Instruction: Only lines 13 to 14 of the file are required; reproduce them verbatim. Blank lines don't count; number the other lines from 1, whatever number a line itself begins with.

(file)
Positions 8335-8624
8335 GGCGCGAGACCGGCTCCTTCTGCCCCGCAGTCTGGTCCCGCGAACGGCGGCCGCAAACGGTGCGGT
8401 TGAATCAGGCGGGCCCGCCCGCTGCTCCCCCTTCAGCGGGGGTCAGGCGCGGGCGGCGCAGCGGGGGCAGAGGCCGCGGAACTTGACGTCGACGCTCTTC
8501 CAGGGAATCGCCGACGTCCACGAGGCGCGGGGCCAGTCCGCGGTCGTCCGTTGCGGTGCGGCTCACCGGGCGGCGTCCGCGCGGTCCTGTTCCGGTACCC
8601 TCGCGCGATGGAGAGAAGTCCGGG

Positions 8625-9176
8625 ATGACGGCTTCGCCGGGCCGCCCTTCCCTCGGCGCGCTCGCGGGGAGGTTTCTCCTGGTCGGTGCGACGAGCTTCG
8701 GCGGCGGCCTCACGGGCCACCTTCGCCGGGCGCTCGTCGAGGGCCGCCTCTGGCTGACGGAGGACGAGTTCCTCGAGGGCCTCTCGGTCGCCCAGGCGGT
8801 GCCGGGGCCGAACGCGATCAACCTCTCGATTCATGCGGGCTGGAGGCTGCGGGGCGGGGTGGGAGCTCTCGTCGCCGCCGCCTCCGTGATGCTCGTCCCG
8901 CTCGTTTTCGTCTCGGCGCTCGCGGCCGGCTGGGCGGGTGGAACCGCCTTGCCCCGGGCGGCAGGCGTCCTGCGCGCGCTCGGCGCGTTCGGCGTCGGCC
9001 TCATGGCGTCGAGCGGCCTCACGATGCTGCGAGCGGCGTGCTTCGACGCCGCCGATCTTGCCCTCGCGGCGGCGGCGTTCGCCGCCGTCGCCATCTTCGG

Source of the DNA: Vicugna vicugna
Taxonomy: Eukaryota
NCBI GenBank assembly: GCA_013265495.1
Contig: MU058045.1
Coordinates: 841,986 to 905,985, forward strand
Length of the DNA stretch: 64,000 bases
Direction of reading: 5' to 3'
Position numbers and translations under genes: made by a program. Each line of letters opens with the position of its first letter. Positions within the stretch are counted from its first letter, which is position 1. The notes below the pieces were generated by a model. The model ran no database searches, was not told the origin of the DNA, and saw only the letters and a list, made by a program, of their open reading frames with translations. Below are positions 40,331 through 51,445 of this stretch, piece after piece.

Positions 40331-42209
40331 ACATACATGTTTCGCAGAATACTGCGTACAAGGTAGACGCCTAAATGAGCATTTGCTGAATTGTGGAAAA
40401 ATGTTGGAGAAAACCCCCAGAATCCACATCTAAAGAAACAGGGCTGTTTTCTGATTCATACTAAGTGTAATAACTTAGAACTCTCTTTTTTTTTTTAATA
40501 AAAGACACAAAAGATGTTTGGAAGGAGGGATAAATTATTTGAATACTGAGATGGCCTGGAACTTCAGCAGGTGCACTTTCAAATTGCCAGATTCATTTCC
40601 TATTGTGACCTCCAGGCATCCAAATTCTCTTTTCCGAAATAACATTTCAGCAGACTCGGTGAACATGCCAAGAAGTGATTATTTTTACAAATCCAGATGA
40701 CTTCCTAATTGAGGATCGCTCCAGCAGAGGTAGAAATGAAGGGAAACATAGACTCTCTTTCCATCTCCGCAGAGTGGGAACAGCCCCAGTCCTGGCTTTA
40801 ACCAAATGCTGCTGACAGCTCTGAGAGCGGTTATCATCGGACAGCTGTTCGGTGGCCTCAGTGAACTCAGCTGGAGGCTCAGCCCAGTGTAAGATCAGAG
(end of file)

Taxonomy: Eukaryota
NCBI GenBank assembly: GCA_013265495.1